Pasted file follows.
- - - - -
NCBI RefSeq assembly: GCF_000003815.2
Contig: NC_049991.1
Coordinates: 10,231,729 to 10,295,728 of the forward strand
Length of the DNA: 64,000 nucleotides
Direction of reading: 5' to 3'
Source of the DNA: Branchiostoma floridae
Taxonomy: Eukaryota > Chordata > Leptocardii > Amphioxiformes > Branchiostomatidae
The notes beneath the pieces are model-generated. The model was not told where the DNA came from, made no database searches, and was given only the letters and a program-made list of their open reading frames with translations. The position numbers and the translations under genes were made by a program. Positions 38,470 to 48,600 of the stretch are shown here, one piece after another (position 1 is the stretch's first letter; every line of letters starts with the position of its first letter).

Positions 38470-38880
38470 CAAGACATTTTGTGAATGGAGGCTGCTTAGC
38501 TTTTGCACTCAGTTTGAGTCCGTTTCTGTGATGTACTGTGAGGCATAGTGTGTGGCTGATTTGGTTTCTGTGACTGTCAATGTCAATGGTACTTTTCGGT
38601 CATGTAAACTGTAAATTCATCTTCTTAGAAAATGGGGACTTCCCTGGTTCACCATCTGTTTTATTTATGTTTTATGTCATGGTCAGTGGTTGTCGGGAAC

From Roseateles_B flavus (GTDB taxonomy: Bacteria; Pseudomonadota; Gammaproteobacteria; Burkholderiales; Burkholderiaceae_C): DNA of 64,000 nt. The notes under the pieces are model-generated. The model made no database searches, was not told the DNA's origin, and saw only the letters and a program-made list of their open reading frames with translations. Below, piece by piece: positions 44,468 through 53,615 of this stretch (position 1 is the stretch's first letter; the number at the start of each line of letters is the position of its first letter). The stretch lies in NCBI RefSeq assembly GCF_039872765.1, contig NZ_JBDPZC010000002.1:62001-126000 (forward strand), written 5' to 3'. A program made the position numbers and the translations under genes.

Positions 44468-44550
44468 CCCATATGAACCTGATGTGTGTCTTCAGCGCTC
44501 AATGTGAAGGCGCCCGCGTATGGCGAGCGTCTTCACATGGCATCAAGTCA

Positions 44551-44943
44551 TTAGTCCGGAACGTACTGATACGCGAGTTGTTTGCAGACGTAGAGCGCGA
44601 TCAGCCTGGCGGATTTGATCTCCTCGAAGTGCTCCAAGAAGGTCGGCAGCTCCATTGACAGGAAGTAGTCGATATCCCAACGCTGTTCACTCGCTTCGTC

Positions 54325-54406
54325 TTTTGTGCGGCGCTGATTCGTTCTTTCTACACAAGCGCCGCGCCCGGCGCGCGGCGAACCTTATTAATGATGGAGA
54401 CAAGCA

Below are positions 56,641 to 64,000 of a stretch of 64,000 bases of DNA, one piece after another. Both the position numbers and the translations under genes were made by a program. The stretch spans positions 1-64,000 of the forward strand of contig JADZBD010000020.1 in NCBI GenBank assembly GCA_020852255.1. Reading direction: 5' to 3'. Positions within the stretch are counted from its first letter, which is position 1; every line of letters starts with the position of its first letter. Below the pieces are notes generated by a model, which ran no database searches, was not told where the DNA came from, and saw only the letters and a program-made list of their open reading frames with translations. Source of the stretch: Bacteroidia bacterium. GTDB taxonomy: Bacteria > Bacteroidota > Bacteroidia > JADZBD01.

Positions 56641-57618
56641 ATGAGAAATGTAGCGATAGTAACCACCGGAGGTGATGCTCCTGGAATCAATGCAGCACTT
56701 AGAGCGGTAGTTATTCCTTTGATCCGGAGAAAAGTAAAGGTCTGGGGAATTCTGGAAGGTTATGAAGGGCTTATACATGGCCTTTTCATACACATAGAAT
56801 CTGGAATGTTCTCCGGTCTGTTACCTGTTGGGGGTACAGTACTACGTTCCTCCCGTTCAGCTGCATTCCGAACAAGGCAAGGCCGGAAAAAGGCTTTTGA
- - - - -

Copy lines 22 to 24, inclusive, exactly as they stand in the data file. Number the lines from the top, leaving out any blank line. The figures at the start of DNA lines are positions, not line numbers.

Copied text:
54401 CAAGCA

Below are positions 56,641 to 64,000 of a stretch of 64,000 bases of DNA, one piece after another. Both the position numbers and the translations under genes were made by a program. The stretch spans positions 1-64,000 of the forward strand of contig JADZBD010000020.1 in NCBI GenBank assembly GCA_020852255.1. Reading direction: 5' to 3'. Positions within the stretch are counted from its first letter, which is position 1; every line of letters starts with the position of its first letter. Below the pieces are notes generated by a model, which ran no database searches, was not told where the DNA came from, and saw only the letters and a program-made list of their open reading frames with translations. Source of the stretch: Bacteroidia bacterium. GTDB taxonomy: Bacteria > Bacteroidota > Bacteroidia > JADZBD01.

Positions 56641-57618